How Ronald Reagan torpedoed the patenting of sensible drugs
Americans pay two and a half times more for their prescription drugs than residents of any other nation on Earth. Although generic versions of popular compounds accounted for 84% of annual US sales volume in 2021, they only generated 12% of dollars actually spent. The rest of the money pays for brand name drugs – Lipitor, Zestril, Accuneb, Vicodin, Prozac – and we have the Reagan administration in part to thank for that. In the excerpt below from Owning the Sun: A People’s History of Monopoly Medicine, From Aspirin to COVID-19 Vaccines, A fascinating look at the long and infuriating history of public research being exploited for private gain, author Alexander Zaitchik recounts the antics of former President Reagan in the early 1980s that helped cement lucrative drug monopolies. Mark.
Copyright © 2022 by Alexander Zaitchik, of Owning the Sun: A People’s History of Monopoly Medicine, From Aspirin to COVID-19 Vaccines. Reprinted with permission from Counterpoint Press.
When Estes Kefauver died in 1963, he was writing a book on monopoly power titled In a few hands. Early in Reagan’s first term, the industry must have been tempted to issue a jubilant retort titled In a few years. Between 1979 and 1981, drug companies did more than break the deadlock of the 1960s and 1970s – they broke it in broad daylight. Stevenson-Wydler and Bayh-Dole replaced the Kennedy Policy with a functional framework for the high-speed transfer of public science into private hands. As the full machinery was built, the industry-funded echo chamber funneled a steady stream of memes into the culture: patents alone drive innovation… R&D requires monopoly prices … progress and American competitiveness depend on it… there is no other way…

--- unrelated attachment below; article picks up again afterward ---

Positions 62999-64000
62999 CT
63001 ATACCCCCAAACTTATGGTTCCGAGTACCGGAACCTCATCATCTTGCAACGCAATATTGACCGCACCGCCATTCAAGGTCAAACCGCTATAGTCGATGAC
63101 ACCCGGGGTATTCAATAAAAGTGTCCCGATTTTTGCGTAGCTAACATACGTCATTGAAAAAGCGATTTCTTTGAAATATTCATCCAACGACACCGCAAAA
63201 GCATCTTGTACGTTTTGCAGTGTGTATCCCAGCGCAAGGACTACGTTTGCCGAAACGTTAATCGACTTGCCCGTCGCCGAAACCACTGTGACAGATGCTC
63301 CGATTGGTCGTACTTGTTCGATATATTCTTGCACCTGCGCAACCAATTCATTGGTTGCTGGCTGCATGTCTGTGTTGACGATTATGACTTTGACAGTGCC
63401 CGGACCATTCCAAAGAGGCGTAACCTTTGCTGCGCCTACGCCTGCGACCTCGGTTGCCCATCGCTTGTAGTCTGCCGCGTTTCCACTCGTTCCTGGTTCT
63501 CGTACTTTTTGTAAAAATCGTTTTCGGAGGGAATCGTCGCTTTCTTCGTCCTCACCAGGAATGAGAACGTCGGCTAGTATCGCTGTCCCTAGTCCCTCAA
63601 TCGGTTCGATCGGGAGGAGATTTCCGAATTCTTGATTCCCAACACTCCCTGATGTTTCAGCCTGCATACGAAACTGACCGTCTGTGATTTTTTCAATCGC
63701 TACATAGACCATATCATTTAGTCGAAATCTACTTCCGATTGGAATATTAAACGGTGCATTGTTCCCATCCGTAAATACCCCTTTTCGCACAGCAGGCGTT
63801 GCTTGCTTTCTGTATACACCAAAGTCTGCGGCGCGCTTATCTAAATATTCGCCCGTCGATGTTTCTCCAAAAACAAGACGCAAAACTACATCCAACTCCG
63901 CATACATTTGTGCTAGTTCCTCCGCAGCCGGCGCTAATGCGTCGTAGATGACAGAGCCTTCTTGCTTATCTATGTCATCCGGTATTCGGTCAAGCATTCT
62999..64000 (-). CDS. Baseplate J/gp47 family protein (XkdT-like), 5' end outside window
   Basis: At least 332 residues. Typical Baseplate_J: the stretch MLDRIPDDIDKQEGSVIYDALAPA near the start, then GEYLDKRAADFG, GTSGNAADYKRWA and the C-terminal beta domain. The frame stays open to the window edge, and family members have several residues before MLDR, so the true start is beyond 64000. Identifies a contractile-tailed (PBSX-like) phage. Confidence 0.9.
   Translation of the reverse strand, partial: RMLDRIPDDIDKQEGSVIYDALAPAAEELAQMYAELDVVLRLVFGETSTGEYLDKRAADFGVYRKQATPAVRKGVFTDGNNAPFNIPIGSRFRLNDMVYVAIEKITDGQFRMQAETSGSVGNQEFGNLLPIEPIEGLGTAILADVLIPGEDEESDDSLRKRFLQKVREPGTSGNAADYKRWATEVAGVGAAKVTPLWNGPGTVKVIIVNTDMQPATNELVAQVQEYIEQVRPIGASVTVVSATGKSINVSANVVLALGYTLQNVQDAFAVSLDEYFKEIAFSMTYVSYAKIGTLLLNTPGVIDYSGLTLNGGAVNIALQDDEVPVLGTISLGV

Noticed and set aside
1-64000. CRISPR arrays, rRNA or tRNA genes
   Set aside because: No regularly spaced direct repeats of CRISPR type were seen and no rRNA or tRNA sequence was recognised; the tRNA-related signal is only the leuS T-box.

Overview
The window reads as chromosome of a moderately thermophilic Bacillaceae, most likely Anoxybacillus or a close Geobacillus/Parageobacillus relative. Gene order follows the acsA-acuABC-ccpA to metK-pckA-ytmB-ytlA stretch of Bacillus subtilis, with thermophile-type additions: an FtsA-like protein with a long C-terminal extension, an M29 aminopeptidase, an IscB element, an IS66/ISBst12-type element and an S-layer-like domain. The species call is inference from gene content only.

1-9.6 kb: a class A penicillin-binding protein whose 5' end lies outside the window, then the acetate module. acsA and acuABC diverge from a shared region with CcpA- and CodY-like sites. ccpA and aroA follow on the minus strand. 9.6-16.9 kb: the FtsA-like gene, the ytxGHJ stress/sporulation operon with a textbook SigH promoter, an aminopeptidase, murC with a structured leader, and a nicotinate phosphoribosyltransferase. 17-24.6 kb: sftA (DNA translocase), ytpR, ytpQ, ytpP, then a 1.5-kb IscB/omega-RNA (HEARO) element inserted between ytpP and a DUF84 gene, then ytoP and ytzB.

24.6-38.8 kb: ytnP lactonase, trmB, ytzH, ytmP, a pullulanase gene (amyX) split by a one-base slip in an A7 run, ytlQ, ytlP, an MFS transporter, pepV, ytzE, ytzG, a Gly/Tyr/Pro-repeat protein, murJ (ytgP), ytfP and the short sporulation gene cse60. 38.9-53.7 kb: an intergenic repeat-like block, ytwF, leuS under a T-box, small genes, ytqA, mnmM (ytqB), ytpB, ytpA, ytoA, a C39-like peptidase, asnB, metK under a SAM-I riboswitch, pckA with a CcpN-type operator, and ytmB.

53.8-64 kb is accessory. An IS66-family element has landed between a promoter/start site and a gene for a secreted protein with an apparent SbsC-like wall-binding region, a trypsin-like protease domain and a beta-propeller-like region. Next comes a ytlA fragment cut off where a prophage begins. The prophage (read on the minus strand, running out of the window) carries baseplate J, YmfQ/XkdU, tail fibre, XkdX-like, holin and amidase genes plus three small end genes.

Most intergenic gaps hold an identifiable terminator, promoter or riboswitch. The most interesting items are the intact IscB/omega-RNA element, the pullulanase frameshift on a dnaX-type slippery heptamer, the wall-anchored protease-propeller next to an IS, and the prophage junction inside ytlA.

In December 1981, the drug companies celebrated another long-awaited victory when Congress created a federal court to settle patent disputes. Previously, patent disputes were heard in the districts from which they originated. The problem, from an industry perspective, was the presence of so many fervent New Deal judges in key regions like New York’s Second Circuit. These lifelong judges often understood patent challenges not as threats to property rights, but as opportunities to enforce antitrust law. Republican-appointed local circuit judges could also be dangerously old-fashioned in their interpretations of the “novelty” standard. In contrast, the judges of the new patent court, called the Court of Appeals for the Federal Circuit, were appointed by the president. Reagan filled his bench with corporate patent attorneys and conservative jurists influenced by the Johnny Appleseed of the Law and Economics movement, Robert Bork. Prior to 1982, Federal District judges rejected about two-thirds of patent applications; the Court of Appeal has since decided two-thirds of all cases in favor of the patent claims. Reagan’s first appointee, Pauline Newman, was the former senior patent attorney at the chemical company FMC.